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Michel Podevyn

Quality Insider

Consistent Flow

Crucial for quality

Published: Monday, April 9, 2007 - 21:00

In the old days at Soliant LLC in Lancaster, South Carolina, employees pushed 275-lb drums filled with acrylic resin powder to a scale for weighing and adding to a mix. Once the powder was weighed out, two employees manually scooped 1.5 lb at a time from the drums to the mixing vessel, the beginning stage of the process.The scale was used to ensure that only the amount of powder specified in the mixing process for that particular paint be added to the mixing vessel. In the vessel, the powder was stirred into a mixture about the thickness of mayonnaise.

This typical aero mechanical conveyor system with an integral sack tip hopper was instrumental in ensuring a dependable and consistent flow of soft acrylic powder without lumps or sticking.

Before scooping into the mixing vessel, employees first had to manually inspect the contents of each drum and physically break up any lumps or sticky powder. Speed and consistency varied from application to application. Each application required an average of 25 minutes per employee or almost a man hour for each operation.

“The manual system was time consuming and didn’t provide the quality control we needed,” notes Mark Beard, staff product development engineer for Soliant. “We needed a dependable, hands-off system that assured batch-to-batch consistency and automatically provided a consistent speed and material flow.”

Beard researched and ultimately recommended the portable Spiroflow AMC based on an advertisement he saw in a trade journal.

The aero mechanical conveyor (AMC) from Spiroflow Systems Inc. was instrumental in assuring a consistent flow of soft acrylic powder into a large cylindrical mixing vessel without lumps or sticking in the production of Soliant’s Fluorex thermoplastic paint.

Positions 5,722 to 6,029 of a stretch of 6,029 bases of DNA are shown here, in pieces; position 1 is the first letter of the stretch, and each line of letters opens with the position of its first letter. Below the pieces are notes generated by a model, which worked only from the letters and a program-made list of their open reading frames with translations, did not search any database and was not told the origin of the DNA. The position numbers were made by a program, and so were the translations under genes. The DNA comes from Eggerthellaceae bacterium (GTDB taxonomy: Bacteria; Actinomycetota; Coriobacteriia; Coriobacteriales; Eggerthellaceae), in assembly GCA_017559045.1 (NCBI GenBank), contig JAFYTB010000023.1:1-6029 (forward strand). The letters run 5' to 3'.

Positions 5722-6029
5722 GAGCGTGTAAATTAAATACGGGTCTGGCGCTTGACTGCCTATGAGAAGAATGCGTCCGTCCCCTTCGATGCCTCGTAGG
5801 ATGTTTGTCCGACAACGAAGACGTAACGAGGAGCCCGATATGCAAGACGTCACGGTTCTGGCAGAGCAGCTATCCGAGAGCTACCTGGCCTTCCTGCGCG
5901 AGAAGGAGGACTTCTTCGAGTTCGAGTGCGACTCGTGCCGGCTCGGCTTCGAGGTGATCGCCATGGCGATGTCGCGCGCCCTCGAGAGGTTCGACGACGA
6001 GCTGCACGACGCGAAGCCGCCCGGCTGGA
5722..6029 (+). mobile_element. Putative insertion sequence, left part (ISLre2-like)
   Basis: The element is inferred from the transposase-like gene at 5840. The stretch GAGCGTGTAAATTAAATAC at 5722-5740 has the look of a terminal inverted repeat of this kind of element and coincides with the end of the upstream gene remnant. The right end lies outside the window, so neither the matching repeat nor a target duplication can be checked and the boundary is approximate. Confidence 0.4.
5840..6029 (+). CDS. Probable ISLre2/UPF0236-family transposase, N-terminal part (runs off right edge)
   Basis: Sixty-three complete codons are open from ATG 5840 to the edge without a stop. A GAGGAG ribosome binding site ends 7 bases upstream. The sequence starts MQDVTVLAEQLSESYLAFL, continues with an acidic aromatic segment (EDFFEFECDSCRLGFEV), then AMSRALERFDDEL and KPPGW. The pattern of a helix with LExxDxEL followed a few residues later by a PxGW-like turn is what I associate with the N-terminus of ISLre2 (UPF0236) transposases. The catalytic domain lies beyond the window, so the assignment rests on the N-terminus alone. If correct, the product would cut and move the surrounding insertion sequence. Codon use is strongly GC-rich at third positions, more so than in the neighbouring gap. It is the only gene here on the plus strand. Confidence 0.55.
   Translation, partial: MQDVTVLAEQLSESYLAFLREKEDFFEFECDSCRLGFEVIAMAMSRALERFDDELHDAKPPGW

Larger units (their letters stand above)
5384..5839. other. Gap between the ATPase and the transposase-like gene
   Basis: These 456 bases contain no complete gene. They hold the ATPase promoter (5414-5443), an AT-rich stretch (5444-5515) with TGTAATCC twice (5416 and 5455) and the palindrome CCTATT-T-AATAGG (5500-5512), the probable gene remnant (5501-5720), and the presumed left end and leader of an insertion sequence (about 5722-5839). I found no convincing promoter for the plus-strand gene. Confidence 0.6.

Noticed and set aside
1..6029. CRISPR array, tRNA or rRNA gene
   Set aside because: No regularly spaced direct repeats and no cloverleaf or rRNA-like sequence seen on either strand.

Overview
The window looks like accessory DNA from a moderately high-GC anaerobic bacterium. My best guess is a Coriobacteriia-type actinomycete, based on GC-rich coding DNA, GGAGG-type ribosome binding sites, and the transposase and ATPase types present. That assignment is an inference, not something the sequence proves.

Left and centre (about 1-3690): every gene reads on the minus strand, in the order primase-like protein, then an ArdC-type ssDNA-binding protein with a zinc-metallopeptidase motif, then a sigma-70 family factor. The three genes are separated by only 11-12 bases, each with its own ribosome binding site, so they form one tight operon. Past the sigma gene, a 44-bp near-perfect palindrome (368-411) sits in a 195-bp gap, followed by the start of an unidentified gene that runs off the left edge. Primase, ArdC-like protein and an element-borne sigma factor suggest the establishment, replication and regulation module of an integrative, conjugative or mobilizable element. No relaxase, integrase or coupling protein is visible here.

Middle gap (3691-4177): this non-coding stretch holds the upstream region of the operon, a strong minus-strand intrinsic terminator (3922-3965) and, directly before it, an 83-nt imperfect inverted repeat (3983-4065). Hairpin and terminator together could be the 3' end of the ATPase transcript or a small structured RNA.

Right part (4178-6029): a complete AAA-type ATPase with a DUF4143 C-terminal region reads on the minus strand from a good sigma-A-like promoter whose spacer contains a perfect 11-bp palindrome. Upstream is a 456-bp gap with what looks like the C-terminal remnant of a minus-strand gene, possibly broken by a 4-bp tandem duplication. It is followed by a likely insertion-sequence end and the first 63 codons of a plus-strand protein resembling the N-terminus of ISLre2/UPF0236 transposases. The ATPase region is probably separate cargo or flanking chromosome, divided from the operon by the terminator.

Fluorex is an alternative to traditional paint and plating systems and, with a current production palette of more than 140 different colors, is used by a variety of industries from automotive to marine, architectural, signage, appliance, electronics, telecom and others.

“We had no knowledge of Spiroflow’s capabilities, even though they were in our backyard,” says Beard. “After visiting their facility, we were convinced that Spiroflow had the know-how and expertise we were looking for. A demonstration using our powder convinced us that their equipment was right for the job.”

Aero mechanical conveyor operation
Designed and custom built for Soliant, the all stainless steel conveyor and distribution system consists of an inclined 90-in. long, straight-line AMC with a sack tip hopper at the inlet.

The Spiroflow system is mounted on a mobile frame, complete with two fixed and two swivel casters. The casters assure easy positioning and have locking brakes for maximum safety.

When required to add material to the mixer, the mobile conveyor is positioned on a 4 x 4 ft weigh platform whose top is flush with the factory floor.

Once on the weigh platform, the weight of the conveyor is tared so that the precise amount of acrylic powder can be loaded into the conveyor feed hopper. The powder is tipped into the hopper through a plastic strip curtain located at the front of the dust hood above it. The dust hood is connected to a dust extraction system that ensures an environmentally safe, dust-free operation. A grid across the top of the hopper is used to break up any agglomerates of material, a main concern with the previous procedure.